Grants: What’s the Difference Between a Vendor / Contractor / Subcontractor?
Recently, a foundation financial manager posed this question: “When we spend federal grant funds, we struggle with determining if we have a vendor relationship or a sub-grantee relationship with the entity. When is a contractor a sub-grantee or a vendor?”
Well, what does define a vendor / contractor / subcontractor? What makes a sub-grantee / sub-awardee / sub-recipient? And why are there so many darn synonyms for each of those concepts!? And are you supposed to hyphenate those words or not? Grammar discussions aside, let’s stick with vendor vs. sub-recipient (hyphenated!) for sanity reasons. In short, vendors sell you goods and services and sub-recipients complete (part of) the project. Confused yet?
Recipient, vendor and sub-recipient: What is the difference?
The Recipient is the organization receiving the award (aka: the grant…the money!). In the Federal contract world, a recipient is sometimes called the “Prime Contractor” because they have the full responsibility for the funds.
The Sub-recipient is involved in substantive activities of the award project. The recipient passes on some or all of its duties to the sub-recipient, who performs substantive work on the award project to accomplish the project’s purposes. All the terms and conditions from the grant award flow down to sub-recipients through the sub-award.
A Vendor, in contrast, is just a contractor who provides goods and/`or services to the recipient so the recipient can accomplish the project’s purposes. Selected terms and conditions might be passed through to the vendor.
Here’s an example: Homeless Shelter ABC gets a $1M federal grant to run a food program. Happy day! That’s a huge grant!
Homeless Shelter ABC sub-awards $200K of the grant funds to Homeless Shelter XYZ so their shelter can run a food program too, and more people will be served. Shelter XYZ is performing a part of the whole grant project. Shelter XYZ is given a copy of the grant award contract as an attachment to their contract. Shelter XYZ is required to follow all the terms of the grant award and reports back to Shelter ABC. Shelter ABC monitors XYZ’s progress since ABC is ultimately responsible for the whole $1M. Shelter XYZ is an example of a sub-recipient.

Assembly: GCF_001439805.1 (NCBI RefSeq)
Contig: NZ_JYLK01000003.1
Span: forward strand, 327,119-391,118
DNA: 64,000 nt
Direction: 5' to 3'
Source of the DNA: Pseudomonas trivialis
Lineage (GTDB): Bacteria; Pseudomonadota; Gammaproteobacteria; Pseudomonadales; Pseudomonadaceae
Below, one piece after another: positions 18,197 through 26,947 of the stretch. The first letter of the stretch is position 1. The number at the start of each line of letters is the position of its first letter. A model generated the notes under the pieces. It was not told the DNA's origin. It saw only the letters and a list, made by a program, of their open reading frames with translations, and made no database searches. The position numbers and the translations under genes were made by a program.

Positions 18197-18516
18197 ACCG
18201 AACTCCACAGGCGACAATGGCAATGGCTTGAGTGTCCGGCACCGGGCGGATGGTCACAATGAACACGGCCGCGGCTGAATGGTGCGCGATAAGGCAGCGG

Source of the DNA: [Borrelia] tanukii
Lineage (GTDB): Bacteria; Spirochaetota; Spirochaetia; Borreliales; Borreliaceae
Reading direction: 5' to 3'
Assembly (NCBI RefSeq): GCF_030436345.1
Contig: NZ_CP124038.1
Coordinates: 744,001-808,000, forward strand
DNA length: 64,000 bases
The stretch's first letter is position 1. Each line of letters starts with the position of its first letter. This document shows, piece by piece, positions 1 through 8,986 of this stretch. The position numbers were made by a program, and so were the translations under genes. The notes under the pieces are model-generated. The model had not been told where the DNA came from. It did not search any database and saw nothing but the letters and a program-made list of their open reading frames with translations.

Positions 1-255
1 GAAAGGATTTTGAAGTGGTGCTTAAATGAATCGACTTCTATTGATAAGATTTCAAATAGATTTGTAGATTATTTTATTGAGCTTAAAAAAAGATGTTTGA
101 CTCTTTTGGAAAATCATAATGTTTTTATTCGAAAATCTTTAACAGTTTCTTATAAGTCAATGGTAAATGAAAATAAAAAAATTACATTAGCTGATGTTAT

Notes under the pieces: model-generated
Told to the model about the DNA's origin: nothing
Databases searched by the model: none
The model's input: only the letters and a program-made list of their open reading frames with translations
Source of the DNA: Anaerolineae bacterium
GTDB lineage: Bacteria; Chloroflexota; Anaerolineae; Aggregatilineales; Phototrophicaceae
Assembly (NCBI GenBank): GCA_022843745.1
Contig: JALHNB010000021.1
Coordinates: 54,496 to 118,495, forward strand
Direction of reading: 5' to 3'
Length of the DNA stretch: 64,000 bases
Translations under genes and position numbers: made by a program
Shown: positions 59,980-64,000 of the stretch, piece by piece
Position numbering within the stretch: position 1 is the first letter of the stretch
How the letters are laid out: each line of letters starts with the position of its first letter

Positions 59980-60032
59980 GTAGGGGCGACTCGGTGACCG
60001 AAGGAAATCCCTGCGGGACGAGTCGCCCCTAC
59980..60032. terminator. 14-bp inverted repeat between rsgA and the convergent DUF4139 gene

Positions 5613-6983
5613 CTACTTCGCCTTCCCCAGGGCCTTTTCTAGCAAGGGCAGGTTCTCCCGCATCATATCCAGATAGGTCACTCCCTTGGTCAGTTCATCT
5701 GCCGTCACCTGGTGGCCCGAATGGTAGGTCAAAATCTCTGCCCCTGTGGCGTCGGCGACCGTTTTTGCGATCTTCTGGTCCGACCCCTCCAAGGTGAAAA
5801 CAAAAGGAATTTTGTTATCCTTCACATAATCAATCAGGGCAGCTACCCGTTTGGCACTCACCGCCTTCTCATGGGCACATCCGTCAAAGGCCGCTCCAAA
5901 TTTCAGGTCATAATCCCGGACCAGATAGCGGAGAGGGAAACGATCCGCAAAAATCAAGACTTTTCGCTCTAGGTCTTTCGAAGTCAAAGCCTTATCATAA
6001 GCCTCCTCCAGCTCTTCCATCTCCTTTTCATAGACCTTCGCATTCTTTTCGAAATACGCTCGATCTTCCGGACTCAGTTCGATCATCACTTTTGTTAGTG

Now, Homeless Shelter ABC contracts with 123 Food, Inc. to buy food for their food program. They also contract with Manpower, Inc. to hire temporary staff to serve the food. Shelter ABC uses grant funds to pay 123 Food, Inc. and Manpower, Inc. 123 Food, Inc. and Manpower, Inc. are examples of vendors. They aren’t performing the project; instead, they are supplying goods and/or services to the recipient so the recipient can perform the project.
There are times it isn’t quite as clear. And honestly, half the time I think the plethora of synonyms for everyone creates half the confusion. The other time it gets tricky is when the project is very technical and a lot of technical grant requirements are passed through to the vendor. In those cases it can start to seem like it’s a sub-award even though its not. The takeaway is to think about whether you’re buying goods and services (even if very technical) or whether you’re outsourcing the responsibility for delivering the outcomes expected entirely. In the end that is usually the deciding factor.